My new book takes what I hope is a radically different approach to the question of rural England. Here is a short abstract from the opening chapter.
"It is late when I arrive at the crossroads. A Thursday evening in November is approaching the time of twilight. The stubble fields behind me appear grey in the ebbing light, but ahead there is a startling mix of ripened auburn leaves, still green grass and golden seedheads. The eye can’t help but follow the line of the road on the far side of the intersection, drawn to a vague horizon that merges with soft clouds like distant smoke.
Leaving London is like climbing up a very old tree. You start by crawling up the trunk and then take the biggest branch off to the left or right at the first opportunity. Keep turning along smaller and smaller boughs until you arrive at the final forked twig. I am not actually that far from the crown of the tree if I’m honest. This may not be the Home Counties but it’s scarcely the provinces. Since leaving London I haven’t passed through any towns or built-up areas, but I know I’m in “the countryside” now as I’ve just driven through a village with numerous thatched cottages, and the road is barely wide enough for two cars. Still, according to the estate agents, I am within 'easy reach”' of one of the most cosmopolitan cities on Earth."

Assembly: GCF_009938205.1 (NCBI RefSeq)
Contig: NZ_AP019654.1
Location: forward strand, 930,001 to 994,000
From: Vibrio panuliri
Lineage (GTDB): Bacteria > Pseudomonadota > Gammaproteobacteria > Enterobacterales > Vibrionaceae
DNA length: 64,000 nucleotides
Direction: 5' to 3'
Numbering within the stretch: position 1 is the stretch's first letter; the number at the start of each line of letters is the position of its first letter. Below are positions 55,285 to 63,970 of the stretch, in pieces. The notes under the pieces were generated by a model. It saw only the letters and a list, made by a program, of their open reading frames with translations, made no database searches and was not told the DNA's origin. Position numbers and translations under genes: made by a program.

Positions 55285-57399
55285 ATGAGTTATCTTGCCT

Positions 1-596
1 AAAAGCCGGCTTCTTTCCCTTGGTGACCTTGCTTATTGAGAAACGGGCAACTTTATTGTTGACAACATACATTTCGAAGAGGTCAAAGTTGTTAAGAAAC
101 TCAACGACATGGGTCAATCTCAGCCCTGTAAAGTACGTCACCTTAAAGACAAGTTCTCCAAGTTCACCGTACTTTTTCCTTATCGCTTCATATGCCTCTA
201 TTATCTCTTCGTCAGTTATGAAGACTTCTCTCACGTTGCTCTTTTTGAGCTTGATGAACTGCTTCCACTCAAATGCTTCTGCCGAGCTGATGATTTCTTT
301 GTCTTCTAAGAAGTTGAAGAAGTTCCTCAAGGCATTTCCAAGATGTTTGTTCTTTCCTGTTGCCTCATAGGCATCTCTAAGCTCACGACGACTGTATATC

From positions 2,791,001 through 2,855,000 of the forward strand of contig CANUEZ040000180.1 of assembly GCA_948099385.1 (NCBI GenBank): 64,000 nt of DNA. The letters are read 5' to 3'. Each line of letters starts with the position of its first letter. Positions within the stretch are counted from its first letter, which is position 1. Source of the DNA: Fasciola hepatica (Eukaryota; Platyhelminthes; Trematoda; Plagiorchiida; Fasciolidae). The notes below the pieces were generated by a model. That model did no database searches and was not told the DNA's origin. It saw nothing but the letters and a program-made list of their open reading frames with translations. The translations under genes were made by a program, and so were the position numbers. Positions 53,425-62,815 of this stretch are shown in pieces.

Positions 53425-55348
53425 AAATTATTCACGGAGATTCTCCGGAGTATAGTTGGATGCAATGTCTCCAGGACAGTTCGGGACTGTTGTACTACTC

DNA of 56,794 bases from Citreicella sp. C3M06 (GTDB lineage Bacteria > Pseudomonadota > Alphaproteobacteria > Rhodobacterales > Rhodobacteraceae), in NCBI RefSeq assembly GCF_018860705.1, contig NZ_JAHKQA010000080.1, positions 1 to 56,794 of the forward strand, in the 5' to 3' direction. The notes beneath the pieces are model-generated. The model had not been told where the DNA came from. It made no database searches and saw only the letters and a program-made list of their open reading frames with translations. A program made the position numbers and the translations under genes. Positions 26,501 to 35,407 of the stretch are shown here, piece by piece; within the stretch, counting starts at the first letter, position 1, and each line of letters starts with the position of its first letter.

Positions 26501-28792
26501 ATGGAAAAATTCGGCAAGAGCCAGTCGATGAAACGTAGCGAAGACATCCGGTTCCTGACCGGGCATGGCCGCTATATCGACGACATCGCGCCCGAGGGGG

For more about Return of a Native, click here.
Ostensibly about the life of a British Army base on Salisbury Plain, Khaki Country engages with the contemporary politics of rural England on several levels: from the army's environmental footprint to questions of public access and the right to roam; from the preservation of symbolic archaeological sites to the material traces of the violent colonial past inscribed on the countryside; from the pressures of army family housing to the lack of infrastructure in small rural towns; and of course, the wider impact of this sprawling army community on the economic, cultural and social life of the area.
This is not simply a remote army training area, hidden from public view by virtue of its location in a landscape once referred to as "inhospitable wilds" by Melville in Moby Dick. First purchased in 1897, the territory owned by the Ministry of Defence has recently been designated a “supergarrison”, subject to considerable expansion as a result of political decisions made in Whitehall during and after the Iraq and Afghanistan wars. What does this expansion mean for the people who already live in the area? What is it like to live alongside the British Army in the 21st century?
Co-authored with Antonia Dawes, Mitra Pariyar and Alice Cree, our book will be published by Manchester University Press in 2024.